Oregon Court Rules Private Attorney-Client Talk is not “Mediation Communications.”

Oregon Supreme Court Building WinterMediation communications are confidential; we know that.  One may not use mediation communications in a later proceeding.  What if attorney gave client bad advice during mediation?  May the attorney use mediation confidentiality to torpedo client’s legal malpractice claim?  Oregon’s Supreme Court answered that question in Alfieri v. Solomon, 358 Or 383 (2015).  This post summarizes the court’s key points.

Facts and Trial Court Dismissal.

Attorney Glenn Solomon represented Client Phillip Alfieri and sued Mr. Alfieri’s former employer alleging discrimination and retaliation. The parties mediated. After the mediation session failed, the mediator proposed a settlement, and the parties agreed to a confidential settlement. Months later, Client Alfieri concluded that Attorney Solomon’s work was subpar, and he sued Attorney Solomon for legal malpractice.

Among other things, the legal malpractice complaint alleged Attorney Solomon’s advice concerning settlement negotiations was negligent.   Simplified, his attorney argued, “Hey, Attorney Solomon’s advice was confidential ‘mediation communications.’  Client may not use attorney’s statements, and without attorney’s statements, client has no claim.”

In effect, attorneys are immune from suit for negligent advice during mediation, he argued.

The trial court agreed and dismissed the case.

Supreme Court: “Yes, but.”

RULE 1: Oregon’s Supreme Court agreed an attorney may use mediation confidentiality as a shield.  It contrasted Oregon’s strict confidentiality with the Uniform Mediation Act, which allows disclosure for later legal malpractice lawsuits.  The court suggested the legislature consider adopting the Uniform Act’s exception. (Footnote 10)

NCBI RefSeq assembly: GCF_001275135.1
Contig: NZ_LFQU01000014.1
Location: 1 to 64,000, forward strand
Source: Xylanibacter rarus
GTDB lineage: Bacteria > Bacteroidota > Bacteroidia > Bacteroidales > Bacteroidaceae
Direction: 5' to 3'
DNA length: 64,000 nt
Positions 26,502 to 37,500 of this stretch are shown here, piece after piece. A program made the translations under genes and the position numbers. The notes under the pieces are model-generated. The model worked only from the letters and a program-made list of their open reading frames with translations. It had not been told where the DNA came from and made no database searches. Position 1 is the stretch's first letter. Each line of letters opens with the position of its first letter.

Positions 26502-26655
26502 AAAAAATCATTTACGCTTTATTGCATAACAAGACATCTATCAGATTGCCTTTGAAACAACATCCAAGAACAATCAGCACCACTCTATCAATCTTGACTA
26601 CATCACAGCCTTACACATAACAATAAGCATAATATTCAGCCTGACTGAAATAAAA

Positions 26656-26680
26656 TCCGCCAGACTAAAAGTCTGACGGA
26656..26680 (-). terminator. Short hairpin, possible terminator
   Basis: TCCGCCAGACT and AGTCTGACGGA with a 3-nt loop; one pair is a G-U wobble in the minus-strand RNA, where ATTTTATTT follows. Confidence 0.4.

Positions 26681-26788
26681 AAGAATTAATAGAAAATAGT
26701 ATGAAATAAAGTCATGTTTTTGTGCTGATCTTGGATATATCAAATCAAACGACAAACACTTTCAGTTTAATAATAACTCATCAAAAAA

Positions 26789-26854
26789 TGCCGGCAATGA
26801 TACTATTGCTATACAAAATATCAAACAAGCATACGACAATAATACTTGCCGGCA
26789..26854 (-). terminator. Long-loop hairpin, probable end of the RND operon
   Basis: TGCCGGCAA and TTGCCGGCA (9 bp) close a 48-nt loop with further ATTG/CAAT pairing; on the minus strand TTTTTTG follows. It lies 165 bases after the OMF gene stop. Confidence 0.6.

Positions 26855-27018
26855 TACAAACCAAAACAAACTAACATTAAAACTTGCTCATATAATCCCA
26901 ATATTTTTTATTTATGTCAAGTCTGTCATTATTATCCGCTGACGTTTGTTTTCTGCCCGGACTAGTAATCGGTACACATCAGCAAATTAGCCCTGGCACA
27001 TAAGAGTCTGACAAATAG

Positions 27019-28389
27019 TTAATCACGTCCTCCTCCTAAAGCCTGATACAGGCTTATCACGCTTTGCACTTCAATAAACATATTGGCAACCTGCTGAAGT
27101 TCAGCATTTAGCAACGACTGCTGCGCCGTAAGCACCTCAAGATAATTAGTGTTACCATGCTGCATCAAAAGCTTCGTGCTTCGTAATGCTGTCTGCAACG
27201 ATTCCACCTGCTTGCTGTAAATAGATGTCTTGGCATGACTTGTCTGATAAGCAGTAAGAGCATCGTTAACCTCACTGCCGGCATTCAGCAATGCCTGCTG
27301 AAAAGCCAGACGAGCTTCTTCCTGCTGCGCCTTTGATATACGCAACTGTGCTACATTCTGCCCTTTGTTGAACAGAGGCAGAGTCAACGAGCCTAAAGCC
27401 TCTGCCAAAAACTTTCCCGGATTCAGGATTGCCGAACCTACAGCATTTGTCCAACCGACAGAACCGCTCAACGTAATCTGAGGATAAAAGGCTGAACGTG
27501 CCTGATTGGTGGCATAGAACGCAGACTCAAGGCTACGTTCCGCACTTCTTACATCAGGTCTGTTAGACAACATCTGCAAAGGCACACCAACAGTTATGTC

Nevertheless, the Supreme Court instructed the trial court to reconsider whether the allegedly bad advice constituted “mediation communications,” in light of its detailed interpretation of what constitutes “Mediation” and what constitutes “Mediation Communications.”

Defendant contended that all communications related to the mediation process are confidential regardless of when and where and with whom they occur. The Supreme Court disagreed.

The Court noted “mediation” is a process that (a) involves a mediator, and (b) it ends when there is a settlement agreement or the process is terminated. ORS 36.110(5).  Consequently, RULE 2: on the “when” question, communications that take place after a settlement agreement is signed are not “mediation communications,” even if the topic is the mediation.

RULE 3:  On the “with whom” question, before or after the formal session, a communication in connection with the mediation is confidential when attorney speaks (a) on behalf of client, (b) in connection with the mediation, and (c) to the mediator, the opposing party, or certain others.

What about attorney-client communications with no one else present or copied?

Defendant noted that confidential “mediation communications” include all communications in the course of, or in connection with, the mediation to “any person” present at the mediation proceeding. “Any person” includes attorneys and their clients, Defendant argued. So, any communications between attorney and client having to do with the mediation are confidential.

The court disagreed. “‘Mediation’ includes only that part of the process in which a mediator is a participant[,]” held the court.  “Separate interactions between the parties and their counsel that occur outside the mediator’s presence and without the mediator’s direct involvement are not part of the mediation, even if they are related to it.”  So, RULE 4: Private communications between attorney and client are not confidential pursuant to ORS 36.220.  Of course, the attorney-client privilege applies, and the client may waive that privilege when he or she wants to sue the attorney.

Conclusion:

If an attorney, in the presence of a mediator says to the client: “I really screwed up your case, you should settle for whatever you can get,” that admission cannot be used against the attorney.  If he or she says it privately, then client may use it against attorney.

Jeff Merrick, Mediator

© 2016